GT: This is amazing. You know that, at Emery House, we have been moving towards consciously providing a place where people can get back in touch with the natural rhythms of Creation. And people talk to us about the powerful experiences they have when they go there. Now you’re suggesting that, actually, they may well be experiencing a physical complement with natural rhythms. That their very experience of time may be being transformed?

NK: Yes. They are experiencing an emotional reaction to something fundamental. When you change your time scale, it allows you to be more present to the Creator who made this Creation. You’re living on the human scale—the time scale for which we were built.  Otherwise we’re living our lives at a frantic speed that doesn’t allow us to function as we are meant to. We’re putting the wrong gasoline in our engine, the wrong weight of oil in the oil pan.  It sort of works for a while but, you know, our parts are wearing down. The Brothers, on the other hand, have a rhythm that the great spiritual lights of humanity have discovered again and again. I think you’re living a rule of life that is baked into the nature of Creation.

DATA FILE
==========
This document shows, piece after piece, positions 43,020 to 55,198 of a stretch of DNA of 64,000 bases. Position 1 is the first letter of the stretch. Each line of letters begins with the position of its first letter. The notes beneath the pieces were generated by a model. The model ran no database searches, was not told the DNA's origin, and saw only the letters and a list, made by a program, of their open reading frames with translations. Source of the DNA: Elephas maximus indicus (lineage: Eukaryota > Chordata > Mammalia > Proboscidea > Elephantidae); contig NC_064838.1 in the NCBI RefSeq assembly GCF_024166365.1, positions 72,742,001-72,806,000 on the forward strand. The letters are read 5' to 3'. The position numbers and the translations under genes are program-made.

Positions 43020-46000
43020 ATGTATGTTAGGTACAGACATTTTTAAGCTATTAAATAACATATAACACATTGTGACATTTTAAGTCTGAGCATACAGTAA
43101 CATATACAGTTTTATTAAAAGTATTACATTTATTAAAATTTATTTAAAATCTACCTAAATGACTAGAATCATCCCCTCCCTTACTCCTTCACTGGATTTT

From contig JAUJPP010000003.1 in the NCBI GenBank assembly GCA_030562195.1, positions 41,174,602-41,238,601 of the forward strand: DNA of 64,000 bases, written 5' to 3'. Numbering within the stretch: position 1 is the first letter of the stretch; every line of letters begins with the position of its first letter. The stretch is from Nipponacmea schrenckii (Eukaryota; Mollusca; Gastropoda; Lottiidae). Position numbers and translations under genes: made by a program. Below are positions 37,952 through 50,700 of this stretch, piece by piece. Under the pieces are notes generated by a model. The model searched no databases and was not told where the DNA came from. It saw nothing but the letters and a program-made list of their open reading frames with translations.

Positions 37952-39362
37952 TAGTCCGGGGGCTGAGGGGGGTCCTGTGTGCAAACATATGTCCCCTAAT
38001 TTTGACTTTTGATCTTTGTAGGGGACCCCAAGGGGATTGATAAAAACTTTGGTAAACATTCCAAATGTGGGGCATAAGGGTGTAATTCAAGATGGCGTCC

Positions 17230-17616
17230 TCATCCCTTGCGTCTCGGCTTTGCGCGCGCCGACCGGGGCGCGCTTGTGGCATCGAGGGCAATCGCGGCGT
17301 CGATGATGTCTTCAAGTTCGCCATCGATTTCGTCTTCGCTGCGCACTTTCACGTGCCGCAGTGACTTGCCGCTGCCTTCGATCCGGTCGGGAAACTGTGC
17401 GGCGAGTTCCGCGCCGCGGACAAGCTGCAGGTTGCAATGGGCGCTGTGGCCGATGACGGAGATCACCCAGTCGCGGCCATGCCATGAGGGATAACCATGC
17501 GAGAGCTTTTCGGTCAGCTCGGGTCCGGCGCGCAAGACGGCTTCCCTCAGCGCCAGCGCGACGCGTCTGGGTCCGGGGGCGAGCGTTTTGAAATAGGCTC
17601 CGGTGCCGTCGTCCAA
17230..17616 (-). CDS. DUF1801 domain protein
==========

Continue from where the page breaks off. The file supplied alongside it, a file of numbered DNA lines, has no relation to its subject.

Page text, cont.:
GT: So it seems that the first thing to do, then, is to get people into a new time scale: break the frantic cycle that is keeping us out of tune with the time scale of Creation. Then the next thing is to help people not just be in the flow of time, but also become aware of how the Eternal is breaking through to us.

NK: Yes, and I think this is where the rule of life becomes very important.  The rule of life—the idea of stopping at least daily for prayer, or maybe four times a day for prayer—changes our perception of time. It changes how we experience time itself, as well as how we experience dropping out of time.

GT: So the rule of life can shape our subjective experience of time.

NK: Ah, but that’s the key thing: I’m saying there’s an objective reality. This isn’t simply subjective, poetic imagery—that it’s better for me if I stop for prayer.  No, it’s objective. It changes us—like medicine.

We were created and have evolved to live on the surface of this planet, with its rhythms, and the surface of this planet was created and evolved by the Creator to sustain our lives. I think the resurrection of eternal life is really about the destruction of death and this ability of our own lives to enter eternity, to break through into that greater reality.